The long-anticipated rollout of Sinclair’s Bally Sports+ over-the-top streaming service is almost here—at least for those in five markets. A Sinclair direct-to-consumer service has been in the works almost since that company’s acquisition of those regional sports networks (formerly known as the Fox Sports regional networks) from Disney in 2019, brought up as early as December 2020 and discussed further throughout 2021 around their raising funds for it, the conflicting claims on if the distributors they work with on the linear side had signed off on this, their “first half of 2022” launch date, and their stated price point (initially $23 a month).
This year, the talk had been about a soft launch in Sinclair’s second quarter (which runs April-June) and a price shift (to $19.99 a month or $189.99 for a year). And they’re now set to get in just under the wire of both Q2 and the “first half of 2022,” with John Ourand of Sports Business Journal reporting Monday that the Bally Sports+ OTT service will soft launch in five markets (the five where they have OTT MLB rights: Kansas City, Milwaukee, Miami, Detroit, and Tampa) on June 23, which is this Thursday. Their plan for a full launch is still this fall. Here’s what Sinclair CEO Chris Ripley (seen above in a 2019 CNBC interview) told Ourand on what the company’s hoping to accomplish with this soft launch:
“This is all about just testing, learning, iterating, and getting our full marketing plans in place,” Ripley said of the soft launch. “There isn’t necessarily a milestone that I can point you towards that says, this is what marks when we take the next step.”
…“We’re talking a three-month ramp from soft to full launch. But we thought it was a smart idea to get some reps under our belt before we go wider.”
…Ripley feels a need to launch a streaming service to attract sports fans who do not subscribe to traditional pay-TV services.
“When we first went down this road three years ago, we did extensive research on this segment and identified a huge amount of fandom outside of the pay TV bundle,” Ripley said. “Flash forward to launch, two, three years later that has only gotten bigger. It’s a very under-served, very large portion of the population that would want this product, but can’t get it.”
How “very large” that portion is can be debated, but there are certainly people who want the local, in-market games these RSNs carry and can’t get them through their existing cable/ satellite/virtual multichannel programming distributor, to say nothing of people who want those games and don’t have a MVPD at all. And while the Bally Sports+ package is pricey relative to most subscription video on demand services, it’s cheaper than NESN’s recently-launched $30 a month offering, and certainly cheaper than any MVPD option that carries the Bally RSNs. (And there are fewer and fewer MVPDs carrying those RSNs, which is a big part of the rationale for this move.)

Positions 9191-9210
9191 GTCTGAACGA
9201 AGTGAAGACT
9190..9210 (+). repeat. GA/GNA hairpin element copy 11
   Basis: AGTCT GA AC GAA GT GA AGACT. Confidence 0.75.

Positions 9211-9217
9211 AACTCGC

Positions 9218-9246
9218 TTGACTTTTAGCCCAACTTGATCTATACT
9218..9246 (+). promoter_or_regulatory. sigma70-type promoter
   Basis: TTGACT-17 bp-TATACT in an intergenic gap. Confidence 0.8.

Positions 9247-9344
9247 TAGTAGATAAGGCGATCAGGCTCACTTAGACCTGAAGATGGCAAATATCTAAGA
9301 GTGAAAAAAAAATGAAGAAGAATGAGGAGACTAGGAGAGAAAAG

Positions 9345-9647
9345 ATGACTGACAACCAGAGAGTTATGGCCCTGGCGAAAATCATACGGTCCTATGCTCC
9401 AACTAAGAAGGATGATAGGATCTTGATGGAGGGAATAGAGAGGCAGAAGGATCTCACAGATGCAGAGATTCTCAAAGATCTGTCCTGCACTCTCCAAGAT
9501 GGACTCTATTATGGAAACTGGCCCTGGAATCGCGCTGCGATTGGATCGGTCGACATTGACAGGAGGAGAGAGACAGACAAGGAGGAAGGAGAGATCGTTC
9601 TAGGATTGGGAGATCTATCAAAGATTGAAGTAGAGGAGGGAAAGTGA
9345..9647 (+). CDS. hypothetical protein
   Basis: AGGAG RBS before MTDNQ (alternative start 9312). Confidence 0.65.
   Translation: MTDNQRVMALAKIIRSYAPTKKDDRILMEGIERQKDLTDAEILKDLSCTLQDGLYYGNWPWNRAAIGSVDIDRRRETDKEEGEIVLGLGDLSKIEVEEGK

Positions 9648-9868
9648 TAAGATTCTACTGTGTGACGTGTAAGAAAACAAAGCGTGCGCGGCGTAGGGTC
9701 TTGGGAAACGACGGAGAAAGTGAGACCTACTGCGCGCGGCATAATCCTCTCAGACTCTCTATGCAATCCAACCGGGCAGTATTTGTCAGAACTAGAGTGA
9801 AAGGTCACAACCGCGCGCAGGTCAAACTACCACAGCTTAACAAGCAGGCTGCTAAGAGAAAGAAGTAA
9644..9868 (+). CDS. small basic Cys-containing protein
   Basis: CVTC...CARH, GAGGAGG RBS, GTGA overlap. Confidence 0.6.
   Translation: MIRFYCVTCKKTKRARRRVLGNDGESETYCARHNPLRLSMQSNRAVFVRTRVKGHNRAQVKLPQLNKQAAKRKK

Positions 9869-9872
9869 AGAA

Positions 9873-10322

There are other advantages for Sinclair in gaining DTC subscribers rather than those who subscribe through MVPDs. Ripley has frequently discussed their plans for interactive betting on this new DTC streaming product, which they’re able to do in a way they weren’t on linear broadcasts. (Some of the betting options may also apply to those who have a MVPD and stream games through TV Everywhere authentication rather than watching through the MVPD; Ripley notes that TV Everywhere’s currently only a small focus for them, but maybe that changes if there’s a compelling reason to watch the stream rather than the linear broadcast.)
Beyond that, Sinclair now is in direct communication with those customers, and gets payments directly from them rather than through a MVPD middleman. And, most crucially, the duration of a subscriber’s relationship with Sinclair is now at the subscriber’s choice, rather than based on if the customer’s MVPD decides to keep carrying these networks. But even with all that, though, MVPDs still matter: the MVPDs that carry Bally Sports networks are still going to matter for those who want not just Bally content, but also other linear sports, entertainment, and/or news channels.
In the U.S. sports space in particular (unlike Canada), there are very few full over-the-top options. ESPN, TNT, TBS, and the broadcast networks (apart from CBS, which offers its full local linear feed through Paramount+) are still keeping much of their sports content to linear TV without a DTC option. And Ripley tells Ourand he thinks linear MVPD relationships will still matter for Sinclair as well for quite a while:
Ripley envisions the streaming service existing side-by-side with the linear TV service — a “hybrid environment,” he called it — for the foreseeable future.
“It’s really the only way the ecosystem will work, and it’s going to work that way for years to come,” he said. “You can’t just be solely reliant on a direct-to-consumer product. That would be a really problematic situation for everybody in the ecosystem, if that’s all you had.
That fits with what many other people in the TV industry have said about the need for that hybrid approach, including ESPN’s Jimmy Pitaro this week. And that’s notable, considering that Sinclair is going much further than ESPN is. Yes, ESPN has found success with ESPN+, but they’re not particularly close at the moment to offering a full over-the-top option for their linear channels. Even with that, though, Ripley is still describing this DTC offering as an addition and as a hybrid model “for the foreseeable future,” not as something they’re fully looking to shift all their consumers to. We’ll see how this soft launch goes for Bally Sports+ this week, and how their streaming strategy evolves over time.